What would you say is the greatest asset of Greek F&B products in Romanian market?
The first and most important asset is the recognition of the Greek brand, mainly due to the many Greek businesses that have been established and operate in Romania, but also due to the fact that more than 1.3 million Romanian tourists visit Greece every year and have the opportunity to taste Greek drinks and food, gaining the best impressions, and in their return they are looking to find them in the Romanian market.
Τhe second advantage is the geographic proximity and because of this the use of the same ingredients and the same preparation of food dishes, meaning that in both Romanian and Greek cuisines there are a lot of similarities i.e. common products like cheese, yoghurt, meat, fish, fruits, dried fruits, chocolate, wine, beer, tea, jams and compotes or food dishes like, Rissoles/fried meatballs are similar to Keftedakia, Sarmale/Cabbage rolls are similar to Lahanodolmades, “Mici” or “Mititei”/Grilled sausages, Tripe soup/Similar to Patsa soup, Zacusca/Eggplant pasta/Similar to Melitzanosalata, Pickles, Cozonac/Sweetbread/Similar to Tsoureki etc.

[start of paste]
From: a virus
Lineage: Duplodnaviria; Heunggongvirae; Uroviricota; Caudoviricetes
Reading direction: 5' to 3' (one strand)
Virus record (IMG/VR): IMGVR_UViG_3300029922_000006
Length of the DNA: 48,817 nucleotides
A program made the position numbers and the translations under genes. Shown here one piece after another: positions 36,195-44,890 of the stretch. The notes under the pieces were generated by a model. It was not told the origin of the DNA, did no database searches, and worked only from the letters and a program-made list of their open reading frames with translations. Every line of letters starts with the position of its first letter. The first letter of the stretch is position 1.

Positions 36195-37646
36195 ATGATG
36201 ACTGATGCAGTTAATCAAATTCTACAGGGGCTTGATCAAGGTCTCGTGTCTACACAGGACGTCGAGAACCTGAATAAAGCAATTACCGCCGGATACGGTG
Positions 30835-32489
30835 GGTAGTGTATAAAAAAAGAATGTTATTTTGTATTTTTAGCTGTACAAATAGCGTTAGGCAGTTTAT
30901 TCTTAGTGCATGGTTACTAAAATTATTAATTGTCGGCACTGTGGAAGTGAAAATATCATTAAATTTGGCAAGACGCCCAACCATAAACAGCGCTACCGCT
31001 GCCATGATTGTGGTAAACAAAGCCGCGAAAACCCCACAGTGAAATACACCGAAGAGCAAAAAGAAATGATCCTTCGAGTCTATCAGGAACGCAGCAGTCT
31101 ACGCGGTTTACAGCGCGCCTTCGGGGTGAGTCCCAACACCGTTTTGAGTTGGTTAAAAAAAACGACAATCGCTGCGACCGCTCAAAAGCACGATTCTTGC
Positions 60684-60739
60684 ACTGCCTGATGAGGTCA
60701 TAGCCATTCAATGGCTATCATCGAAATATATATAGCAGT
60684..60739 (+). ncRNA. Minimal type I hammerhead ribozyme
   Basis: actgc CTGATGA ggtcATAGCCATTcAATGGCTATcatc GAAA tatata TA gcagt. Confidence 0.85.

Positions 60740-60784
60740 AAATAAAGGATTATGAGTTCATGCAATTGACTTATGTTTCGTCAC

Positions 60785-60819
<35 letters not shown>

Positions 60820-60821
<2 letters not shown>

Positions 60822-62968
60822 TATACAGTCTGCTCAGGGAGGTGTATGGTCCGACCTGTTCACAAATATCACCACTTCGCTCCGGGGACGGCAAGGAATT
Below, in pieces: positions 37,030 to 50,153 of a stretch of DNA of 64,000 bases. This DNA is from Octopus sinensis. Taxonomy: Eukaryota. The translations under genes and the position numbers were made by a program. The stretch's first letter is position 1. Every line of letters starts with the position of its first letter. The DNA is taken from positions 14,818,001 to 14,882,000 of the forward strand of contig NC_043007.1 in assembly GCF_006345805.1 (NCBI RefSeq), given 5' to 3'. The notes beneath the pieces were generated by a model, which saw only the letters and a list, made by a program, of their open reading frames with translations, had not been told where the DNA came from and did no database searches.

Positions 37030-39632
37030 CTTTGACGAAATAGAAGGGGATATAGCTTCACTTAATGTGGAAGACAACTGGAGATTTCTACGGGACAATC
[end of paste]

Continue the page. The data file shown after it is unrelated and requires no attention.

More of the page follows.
Romania at a glance

  • Romania is located in the region of South-Eastern Europe, bordered by the Black Sea and by Bulgaria, Ukraine, Moldova, Hungary and Serbia.
  • It has an area of 238,391 sq km (9th in size among the EU Member States) and a population of 19.053 million inhabitants. Τhe majority of the population are urban residents (9.941 million or 52.2%).
  • As of 01.01.2007 Romania is a member of the European Union, but not a member of the Eurozone – the national currency is the Leu, with an exchange rate of 1 Euro = approximately 4.90 Lei-.